► For example, I just had a network engineer leave for an opportunity closer to his home and because we documented all of his responsibilities and tested them, his departure had a very minimal impact on our department because we knew and understood what he did.

• Here is a BIG ONE – PAY ATTENTION FOR THIS ONE: “Educate your employees of their role in security of the companies data infrastructure”

► I had an experience not too long ago where a user came to the IT department and said he went to a supplier website from Japan and when he clicked on a link from the website, his whole machine started to do strange things. It was changing the items on his desktop to different extensions. What he had contracted was ransomware and it was encrypting his entire machine and would have spread to the entire network, however; his quick thinking said “remove it from the network” he unplugged his network cable. He was somewhat computer savvy and knew that he needed to do something and fast. We were able to redo his laptop and get him back running rather quickly. Damage very minimal.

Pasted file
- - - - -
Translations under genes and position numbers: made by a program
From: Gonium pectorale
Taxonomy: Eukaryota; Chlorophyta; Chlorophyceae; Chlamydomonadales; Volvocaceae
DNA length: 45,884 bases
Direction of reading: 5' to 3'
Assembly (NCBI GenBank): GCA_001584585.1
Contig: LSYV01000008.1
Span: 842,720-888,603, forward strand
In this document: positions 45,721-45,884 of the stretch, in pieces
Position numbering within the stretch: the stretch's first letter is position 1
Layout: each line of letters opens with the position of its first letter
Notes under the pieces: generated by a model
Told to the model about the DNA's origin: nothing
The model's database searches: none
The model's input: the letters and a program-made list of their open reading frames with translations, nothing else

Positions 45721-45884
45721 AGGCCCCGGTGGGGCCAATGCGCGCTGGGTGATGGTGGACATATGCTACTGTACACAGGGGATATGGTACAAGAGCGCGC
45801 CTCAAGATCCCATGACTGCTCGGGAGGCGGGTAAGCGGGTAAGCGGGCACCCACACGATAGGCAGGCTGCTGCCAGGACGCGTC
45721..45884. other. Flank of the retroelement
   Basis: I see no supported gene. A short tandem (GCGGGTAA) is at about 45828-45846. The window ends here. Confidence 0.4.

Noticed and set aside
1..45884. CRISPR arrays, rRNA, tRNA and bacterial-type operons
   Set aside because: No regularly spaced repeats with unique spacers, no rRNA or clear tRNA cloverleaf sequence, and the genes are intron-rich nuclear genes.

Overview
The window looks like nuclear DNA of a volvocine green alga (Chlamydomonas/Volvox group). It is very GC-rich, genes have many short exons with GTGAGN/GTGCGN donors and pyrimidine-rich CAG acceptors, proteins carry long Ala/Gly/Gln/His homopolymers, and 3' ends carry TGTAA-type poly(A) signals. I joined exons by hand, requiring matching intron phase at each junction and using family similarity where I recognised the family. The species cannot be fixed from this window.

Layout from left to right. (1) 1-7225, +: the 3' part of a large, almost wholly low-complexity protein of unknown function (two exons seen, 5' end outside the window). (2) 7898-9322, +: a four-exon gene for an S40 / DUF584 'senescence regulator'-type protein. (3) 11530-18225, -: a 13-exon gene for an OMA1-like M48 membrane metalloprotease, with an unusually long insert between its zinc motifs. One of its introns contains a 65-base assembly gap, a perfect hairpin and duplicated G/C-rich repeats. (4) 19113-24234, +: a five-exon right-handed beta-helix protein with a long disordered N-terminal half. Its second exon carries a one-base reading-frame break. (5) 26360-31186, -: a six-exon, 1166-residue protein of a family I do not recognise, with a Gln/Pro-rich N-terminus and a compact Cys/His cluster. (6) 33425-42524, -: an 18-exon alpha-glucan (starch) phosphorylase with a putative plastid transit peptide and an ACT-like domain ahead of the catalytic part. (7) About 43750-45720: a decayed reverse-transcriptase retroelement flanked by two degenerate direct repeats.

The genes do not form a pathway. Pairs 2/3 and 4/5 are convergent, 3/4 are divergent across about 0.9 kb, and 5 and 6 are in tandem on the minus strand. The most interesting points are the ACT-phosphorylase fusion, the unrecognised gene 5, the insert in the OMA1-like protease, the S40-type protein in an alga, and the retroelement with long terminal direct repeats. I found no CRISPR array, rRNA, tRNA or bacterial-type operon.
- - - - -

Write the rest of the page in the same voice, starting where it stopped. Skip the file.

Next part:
I love this quote and it applies to my discussion in my article: “By small and simple things are great things brought to pass” – Alma  

Paying attention to the little things makes all the difference!

Do not let “Obvious” slap you in the face, because it just may cost you your job!